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No evidence for COVID-19 booster vaccines yet

Still unknown if boosters will increase disease prevention, send vaccines instead to unvaccinated nations, medical experts say

CHICAGO --- Not so fast on COVID-19 vaccine boosters, say Northwestern Medicine experts after the Food and Drug Administration announced plans Friday to speed efforts to authorize extra doses of the coronavirus vaccines for Americans with weakened immune systems. 

Northwestern infectious disease experts cited lack of evidence a booster will make a significant clinical difference in preventing infection. Rather, the push should be to provide vaccines to the unvaccinated around the world to eliminate the global pandemic.

Here are the experts in ethics and infectious diseases:

Seema Shah is Founders' Board Professor of Medical Ethics, associate professor of pediatrics at Northwestern University Feinberg School of Medicine and the Pritzker School of Law at Northwestern.

Dr. Michael Angarone is associate professor of medicine in infectious diseases at Northwestern.

Dr. Sadiya Khan is assistant professor of preventive medicine in epidemiology at Northwestern. 

Dr. Michael Angarone 

“There is data that immune-compromised individuals have a less robust response to the SARS-CoV2 vaccines, which is not unexpected since they also have lower response rates to all vaccines. But there is a lack of evidence that giving a third or fourth dose enhances the immune response dramatically. The study out of Johns Hopkins shows an increase in antibody response in about 30% of those that received a third dose, still not a 100% response. And we also do not know what this antibody response means. Are these neutralizing (protective) antibodies at high titers, low titers and what is the correct titer?

“There is a decrease in efficacy in the vaccine. At six months when looking at non-delta variant there is a small drop from more than 95% to about 90%. When looking at the delta variant, the efficacy decrease is more profound with a drop to 75 to 80% with the Pfizer vaccine. A study from Israel puts the drop in efficacy from 90% to 40%. The biggest issue is the context of this drop and how to interpret it. Also, there seems to still be protection from severe and critical disease. 

“At some point we will need a booster or a repeat vaccination with new variants, but we need more data. We should focus our efforts on vaccinating as many people as possible in the United States and around the world before we start giving booster doses of vaccine.”

Dr. Sadiya Khan 

“We are also used to boosters for other vaccines or having annual influenza vaccines. However, whether multiple doses or different dosages are better than one or two depending on the vaccine is not known. We need to address that question with certainty and confidence and focus on the highest risk folks first, those who have received organ transplants.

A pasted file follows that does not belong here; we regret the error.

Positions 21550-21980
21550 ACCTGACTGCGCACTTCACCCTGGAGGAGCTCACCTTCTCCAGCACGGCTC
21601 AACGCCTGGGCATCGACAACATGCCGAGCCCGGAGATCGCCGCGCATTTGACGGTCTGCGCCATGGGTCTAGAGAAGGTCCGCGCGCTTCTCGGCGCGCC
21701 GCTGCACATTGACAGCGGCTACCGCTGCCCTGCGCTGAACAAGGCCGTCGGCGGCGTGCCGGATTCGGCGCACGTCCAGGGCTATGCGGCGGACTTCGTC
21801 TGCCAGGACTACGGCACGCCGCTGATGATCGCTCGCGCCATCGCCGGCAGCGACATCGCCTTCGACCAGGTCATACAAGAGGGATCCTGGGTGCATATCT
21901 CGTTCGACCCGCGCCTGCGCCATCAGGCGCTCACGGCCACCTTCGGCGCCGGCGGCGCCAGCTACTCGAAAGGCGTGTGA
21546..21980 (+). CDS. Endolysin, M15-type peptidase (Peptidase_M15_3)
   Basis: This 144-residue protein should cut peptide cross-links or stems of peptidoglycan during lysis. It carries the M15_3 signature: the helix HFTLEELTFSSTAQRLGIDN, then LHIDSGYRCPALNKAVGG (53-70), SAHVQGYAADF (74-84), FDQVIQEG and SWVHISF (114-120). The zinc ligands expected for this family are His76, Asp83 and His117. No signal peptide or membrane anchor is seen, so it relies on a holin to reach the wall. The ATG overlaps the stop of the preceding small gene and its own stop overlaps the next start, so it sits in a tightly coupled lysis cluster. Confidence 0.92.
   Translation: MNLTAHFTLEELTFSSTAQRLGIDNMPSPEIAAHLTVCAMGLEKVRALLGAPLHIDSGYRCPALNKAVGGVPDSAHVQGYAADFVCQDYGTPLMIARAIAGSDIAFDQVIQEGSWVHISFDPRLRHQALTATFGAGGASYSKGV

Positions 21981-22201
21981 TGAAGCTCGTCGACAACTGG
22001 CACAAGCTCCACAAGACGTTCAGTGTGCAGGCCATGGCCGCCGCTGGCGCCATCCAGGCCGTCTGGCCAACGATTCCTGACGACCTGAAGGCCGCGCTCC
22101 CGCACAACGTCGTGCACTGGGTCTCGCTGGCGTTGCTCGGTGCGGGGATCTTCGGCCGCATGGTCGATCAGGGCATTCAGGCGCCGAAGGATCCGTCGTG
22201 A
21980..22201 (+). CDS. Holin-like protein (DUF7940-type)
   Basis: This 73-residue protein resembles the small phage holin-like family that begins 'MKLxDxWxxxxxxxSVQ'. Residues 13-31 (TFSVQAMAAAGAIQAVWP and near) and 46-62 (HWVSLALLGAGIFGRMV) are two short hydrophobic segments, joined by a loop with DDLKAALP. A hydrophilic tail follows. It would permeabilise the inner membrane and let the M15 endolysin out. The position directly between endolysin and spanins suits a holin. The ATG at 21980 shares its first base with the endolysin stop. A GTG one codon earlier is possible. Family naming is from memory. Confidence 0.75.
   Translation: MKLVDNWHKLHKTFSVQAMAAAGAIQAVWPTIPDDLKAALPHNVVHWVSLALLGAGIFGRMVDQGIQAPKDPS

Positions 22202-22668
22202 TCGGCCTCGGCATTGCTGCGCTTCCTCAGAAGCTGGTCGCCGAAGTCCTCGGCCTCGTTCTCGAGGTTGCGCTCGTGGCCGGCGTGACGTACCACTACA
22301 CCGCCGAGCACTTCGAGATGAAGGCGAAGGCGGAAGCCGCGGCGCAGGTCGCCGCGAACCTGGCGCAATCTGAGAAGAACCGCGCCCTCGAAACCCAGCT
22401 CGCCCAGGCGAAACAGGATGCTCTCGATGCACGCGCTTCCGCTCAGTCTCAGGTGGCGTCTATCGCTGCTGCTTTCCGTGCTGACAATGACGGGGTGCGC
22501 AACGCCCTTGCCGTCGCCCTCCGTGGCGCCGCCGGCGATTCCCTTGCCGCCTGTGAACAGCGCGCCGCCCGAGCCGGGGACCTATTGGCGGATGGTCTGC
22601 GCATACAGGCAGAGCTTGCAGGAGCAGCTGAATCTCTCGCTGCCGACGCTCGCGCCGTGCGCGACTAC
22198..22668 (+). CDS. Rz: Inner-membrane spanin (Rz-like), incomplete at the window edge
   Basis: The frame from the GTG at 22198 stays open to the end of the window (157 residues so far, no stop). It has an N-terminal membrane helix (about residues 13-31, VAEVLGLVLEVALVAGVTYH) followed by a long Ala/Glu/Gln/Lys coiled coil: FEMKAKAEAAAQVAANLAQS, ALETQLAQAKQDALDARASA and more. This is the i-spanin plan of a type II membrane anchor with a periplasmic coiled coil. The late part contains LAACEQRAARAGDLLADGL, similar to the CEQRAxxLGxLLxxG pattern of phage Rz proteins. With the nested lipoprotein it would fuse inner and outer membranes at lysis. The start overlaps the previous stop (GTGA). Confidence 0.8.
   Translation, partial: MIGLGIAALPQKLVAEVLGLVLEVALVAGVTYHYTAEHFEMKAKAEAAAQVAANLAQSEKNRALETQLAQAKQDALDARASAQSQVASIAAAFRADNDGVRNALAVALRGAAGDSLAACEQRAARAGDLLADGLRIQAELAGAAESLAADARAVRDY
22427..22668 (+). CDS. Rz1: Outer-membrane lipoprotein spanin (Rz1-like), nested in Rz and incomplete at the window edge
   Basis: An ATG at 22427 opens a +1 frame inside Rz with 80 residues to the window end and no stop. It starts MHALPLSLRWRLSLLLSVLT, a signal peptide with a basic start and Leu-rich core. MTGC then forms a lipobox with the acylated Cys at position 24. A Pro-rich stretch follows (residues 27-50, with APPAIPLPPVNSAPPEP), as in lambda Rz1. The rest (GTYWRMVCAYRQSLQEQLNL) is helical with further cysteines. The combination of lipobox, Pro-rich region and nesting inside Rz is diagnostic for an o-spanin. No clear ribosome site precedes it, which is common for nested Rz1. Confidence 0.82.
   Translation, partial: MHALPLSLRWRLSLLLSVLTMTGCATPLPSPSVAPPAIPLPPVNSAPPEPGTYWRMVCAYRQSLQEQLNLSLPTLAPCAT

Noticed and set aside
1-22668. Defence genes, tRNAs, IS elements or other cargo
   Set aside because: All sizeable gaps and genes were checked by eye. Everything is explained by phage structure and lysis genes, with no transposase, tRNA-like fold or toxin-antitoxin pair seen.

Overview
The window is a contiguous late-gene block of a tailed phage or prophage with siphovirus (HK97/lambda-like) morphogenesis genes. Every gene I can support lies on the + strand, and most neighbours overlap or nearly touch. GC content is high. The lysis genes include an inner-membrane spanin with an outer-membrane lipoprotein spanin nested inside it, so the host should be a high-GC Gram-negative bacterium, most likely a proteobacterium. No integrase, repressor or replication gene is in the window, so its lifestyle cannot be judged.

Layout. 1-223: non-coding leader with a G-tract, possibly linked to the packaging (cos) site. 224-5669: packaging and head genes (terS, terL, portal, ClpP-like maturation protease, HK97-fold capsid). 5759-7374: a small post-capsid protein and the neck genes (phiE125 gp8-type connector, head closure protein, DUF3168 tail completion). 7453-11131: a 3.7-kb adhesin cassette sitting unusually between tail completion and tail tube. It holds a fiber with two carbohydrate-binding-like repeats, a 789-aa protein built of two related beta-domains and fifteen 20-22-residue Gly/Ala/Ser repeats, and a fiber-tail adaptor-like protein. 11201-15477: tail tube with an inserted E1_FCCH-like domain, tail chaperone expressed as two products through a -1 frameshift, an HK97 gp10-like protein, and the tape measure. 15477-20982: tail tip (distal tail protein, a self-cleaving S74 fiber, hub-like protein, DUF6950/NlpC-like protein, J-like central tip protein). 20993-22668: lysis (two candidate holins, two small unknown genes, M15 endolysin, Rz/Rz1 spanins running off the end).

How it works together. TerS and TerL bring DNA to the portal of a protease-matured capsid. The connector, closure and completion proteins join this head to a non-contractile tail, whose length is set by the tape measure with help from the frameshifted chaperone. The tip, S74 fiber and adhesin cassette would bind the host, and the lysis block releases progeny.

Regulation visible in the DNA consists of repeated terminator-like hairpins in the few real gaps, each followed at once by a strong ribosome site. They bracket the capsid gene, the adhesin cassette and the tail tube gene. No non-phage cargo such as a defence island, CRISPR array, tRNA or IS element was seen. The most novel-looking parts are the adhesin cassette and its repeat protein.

“We have no clear evidence a booster will prevent infection in those who are immune compromised or what degree of immune compromise is needed to warrant a booster. Those over age 65 may have a lower titer or response to the vaccine, but that doesn’t mean it isn’t effective at doing what it needs to do if someone is exposed. While there is data on a third dose improving titers, we still do not have evidence on the clinical significance in different people with varying levels of immune compromised states in preventing disease and not just lab values.

“If we only focus on high-income countries, even if there is a benefit, the marginal benefit of ‘boosters’ is not going to be as large as dealing with the bigger problem of a global pandemic. Treating only people in one country will never end the pandemic. We need to focus on eliminating the virus from the population at large from a public health perspective.”

Seema Shah on booster ethics

“If there is good evidence that some groups are not adequately protected by the authorized dose of vaccines, there are no new ethical concerns raised by using boosters in those groups. Choosing to use boosters in groups who have insufficient protection, rather than sending the vaccines elsewhere, is on par with choosing to prioritize vaccination of most of the U.S. population in the first place. Without good evidence of a need for boosters, however, it is wasteful and unfair not to share our supply with other countries in dire straits.

“The average person should not be getting an ‘off-label’ booster when there are people who really need the vaccines. We don’t yet know whether it’s even worthwhile for healthy, younger people who have been vaccinated.”